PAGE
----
Other characteristics appear to be derivatives of those foundation ideas.
Here's a collation of propositions made about blockchain:
... and hence ...
Every one of these propositions demands careful scrutiny. Most melt away once they are subjected to reality checks, and many of those that are of real interest derive their effectiveness from some other aspect of the design, rather than from characteristics of blockchains. Some, for example, would result from re-engineering of legacy processes - whether blockchain or some alternative data model were applied.
Legacy mechanisms were by definition conceived, designed, implemented and successively fiddled with, in economic, structural and technological contexts very different from those that currently prevail. Many (including the settlement of financial transactions and share-trades) are ripe for rationalisation. The benefits will be attributable to investment in the design as a whole, of which blockchain may or may not be a part. It may be a good thing to harness enthusiasm for blockchain in order to get projects moving that may otherwise have lain dormant; but it appears to me to be likely that blockchain itself will be largely irrelevant to the designs that are implemented.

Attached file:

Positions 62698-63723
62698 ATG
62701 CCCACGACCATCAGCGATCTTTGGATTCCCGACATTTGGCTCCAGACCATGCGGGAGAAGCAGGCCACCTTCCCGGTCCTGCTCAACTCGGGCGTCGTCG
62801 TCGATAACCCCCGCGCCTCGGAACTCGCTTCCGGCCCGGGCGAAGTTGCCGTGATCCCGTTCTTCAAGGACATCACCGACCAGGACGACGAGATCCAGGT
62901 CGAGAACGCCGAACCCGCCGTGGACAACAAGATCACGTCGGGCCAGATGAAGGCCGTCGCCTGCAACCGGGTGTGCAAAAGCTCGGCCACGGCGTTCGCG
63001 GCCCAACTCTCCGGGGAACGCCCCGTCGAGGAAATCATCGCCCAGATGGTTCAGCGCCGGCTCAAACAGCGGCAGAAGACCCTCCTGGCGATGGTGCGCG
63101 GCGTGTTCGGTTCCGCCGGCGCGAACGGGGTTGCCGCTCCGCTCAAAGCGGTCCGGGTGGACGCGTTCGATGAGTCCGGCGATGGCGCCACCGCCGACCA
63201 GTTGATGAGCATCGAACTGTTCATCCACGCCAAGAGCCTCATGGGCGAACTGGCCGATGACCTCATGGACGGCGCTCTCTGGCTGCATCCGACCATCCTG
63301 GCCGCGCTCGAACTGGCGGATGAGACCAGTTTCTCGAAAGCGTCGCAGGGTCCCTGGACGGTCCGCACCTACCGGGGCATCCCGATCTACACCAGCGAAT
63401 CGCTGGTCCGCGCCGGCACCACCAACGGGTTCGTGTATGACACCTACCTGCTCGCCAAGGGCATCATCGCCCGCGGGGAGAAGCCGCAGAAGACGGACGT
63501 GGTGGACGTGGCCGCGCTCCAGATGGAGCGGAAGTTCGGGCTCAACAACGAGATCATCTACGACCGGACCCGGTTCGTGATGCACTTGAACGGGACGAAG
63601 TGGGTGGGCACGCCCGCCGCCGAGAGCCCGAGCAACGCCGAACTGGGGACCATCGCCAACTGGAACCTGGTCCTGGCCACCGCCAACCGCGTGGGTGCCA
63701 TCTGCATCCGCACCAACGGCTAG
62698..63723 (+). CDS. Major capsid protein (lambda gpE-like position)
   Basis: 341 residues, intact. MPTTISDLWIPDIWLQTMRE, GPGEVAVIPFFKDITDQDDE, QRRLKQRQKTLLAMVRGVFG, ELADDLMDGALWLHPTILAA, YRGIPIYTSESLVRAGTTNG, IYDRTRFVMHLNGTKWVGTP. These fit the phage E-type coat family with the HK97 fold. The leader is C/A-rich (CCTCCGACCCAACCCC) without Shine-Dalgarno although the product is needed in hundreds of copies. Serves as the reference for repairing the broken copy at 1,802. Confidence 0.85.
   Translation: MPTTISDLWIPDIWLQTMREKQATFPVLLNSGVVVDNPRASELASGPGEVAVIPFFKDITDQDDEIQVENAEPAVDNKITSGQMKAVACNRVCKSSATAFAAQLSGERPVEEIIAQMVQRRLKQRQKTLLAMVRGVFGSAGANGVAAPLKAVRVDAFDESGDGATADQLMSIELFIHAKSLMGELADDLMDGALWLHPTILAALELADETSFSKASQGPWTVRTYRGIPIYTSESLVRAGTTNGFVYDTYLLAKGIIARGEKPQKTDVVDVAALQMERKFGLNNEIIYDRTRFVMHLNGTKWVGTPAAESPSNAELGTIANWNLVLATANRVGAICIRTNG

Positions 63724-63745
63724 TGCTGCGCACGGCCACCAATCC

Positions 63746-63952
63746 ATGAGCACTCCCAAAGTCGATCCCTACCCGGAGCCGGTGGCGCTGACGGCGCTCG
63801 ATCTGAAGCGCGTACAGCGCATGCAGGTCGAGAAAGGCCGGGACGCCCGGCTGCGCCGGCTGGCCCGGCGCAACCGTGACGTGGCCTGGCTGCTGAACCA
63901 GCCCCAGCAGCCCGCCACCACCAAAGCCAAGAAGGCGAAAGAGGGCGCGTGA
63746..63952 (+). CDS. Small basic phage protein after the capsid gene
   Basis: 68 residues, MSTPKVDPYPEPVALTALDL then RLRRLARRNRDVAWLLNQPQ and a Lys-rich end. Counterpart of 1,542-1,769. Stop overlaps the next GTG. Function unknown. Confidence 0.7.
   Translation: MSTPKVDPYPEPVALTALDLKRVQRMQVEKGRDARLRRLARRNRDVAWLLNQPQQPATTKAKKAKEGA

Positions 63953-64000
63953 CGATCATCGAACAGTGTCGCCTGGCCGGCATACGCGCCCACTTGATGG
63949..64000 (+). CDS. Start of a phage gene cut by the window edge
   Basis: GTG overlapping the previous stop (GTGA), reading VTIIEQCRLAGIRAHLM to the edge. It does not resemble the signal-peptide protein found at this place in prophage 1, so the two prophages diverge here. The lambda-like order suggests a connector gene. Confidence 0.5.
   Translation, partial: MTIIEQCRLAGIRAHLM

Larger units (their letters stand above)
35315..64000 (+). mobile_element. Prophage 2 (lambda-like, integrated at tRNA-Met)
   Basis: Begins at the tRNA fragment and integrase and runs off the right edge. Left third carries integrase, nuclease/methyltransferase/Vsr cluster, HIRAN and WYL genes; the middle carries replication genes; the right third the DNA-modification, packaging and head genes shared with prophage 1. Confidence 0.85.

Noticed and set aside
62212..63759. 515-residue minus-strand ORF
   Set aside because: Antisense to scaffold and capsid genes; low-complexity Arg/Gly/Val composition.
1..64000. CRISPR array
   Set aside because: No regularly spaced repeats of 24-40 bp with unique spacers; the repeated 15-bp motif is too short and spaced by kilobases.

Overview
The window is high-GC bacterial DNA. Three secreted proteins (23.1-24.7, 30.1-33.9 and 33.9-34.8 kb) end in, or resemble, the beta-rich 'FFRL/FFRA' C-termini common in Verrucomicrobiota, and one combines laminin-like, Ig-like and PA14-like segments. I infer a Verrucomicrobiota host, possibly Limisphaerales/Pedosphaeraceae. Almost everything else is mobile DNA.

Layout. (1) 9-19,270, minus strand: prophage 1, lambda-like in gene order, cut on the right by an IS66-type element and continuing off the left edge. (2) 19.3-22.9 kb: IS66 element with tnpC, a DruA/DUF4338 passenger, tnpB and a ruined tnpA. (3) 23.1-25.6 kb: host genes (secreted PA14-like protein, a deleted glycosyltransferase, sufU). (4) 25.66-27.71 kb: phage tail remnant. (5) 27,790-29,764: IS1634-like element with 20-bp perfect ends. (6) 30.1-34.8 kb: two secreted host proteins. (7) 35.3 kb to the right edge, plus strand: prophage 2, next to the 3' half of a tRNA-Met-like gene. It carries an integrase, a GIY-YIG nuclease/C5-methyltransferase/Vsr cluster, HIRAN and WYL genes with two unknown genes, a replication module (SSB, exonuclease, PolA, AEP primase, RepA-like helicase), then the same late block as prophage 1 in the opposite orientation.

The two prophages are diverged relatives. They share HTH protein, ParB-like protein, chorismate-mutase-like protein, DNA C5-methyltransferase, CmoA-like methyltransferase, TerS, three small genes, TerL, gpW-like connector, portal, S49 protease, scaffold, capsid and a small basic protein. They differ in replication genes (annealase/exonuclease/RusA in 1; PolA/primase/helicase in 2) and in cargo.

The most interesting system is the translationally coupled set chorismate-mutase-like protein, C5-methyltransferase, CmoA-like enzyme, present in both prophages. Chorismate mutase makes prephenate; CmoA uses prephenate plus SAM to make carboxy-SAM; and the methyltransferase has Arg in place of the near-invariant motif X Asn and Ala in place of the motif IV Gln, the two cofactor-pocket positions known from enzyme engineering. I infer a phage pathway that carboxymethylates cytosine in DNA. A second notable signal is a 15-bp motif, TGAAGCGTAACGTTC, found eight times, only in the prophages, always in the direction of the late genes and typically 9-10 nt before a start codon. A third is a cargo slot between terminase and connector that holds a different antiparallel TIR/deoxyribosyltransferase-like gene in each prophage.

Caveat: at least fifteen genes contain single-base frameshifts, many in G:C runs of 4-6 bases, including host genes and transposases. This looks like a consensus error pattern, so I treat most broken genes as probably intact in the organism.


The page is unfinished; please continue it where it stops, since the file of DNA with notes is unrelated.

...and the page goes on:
Another example is the many claims about the capacity of blockchain to support agreements of various kinds. Electronic representations of contracts have existed for many years; but adoption has been limited. Association with the blockchain concept might give electronic representation of contracts a new lease of life; but there is nothing about blockchain that is functionally necessary, or even particularly beneficial, for the implementation of electronic contracts.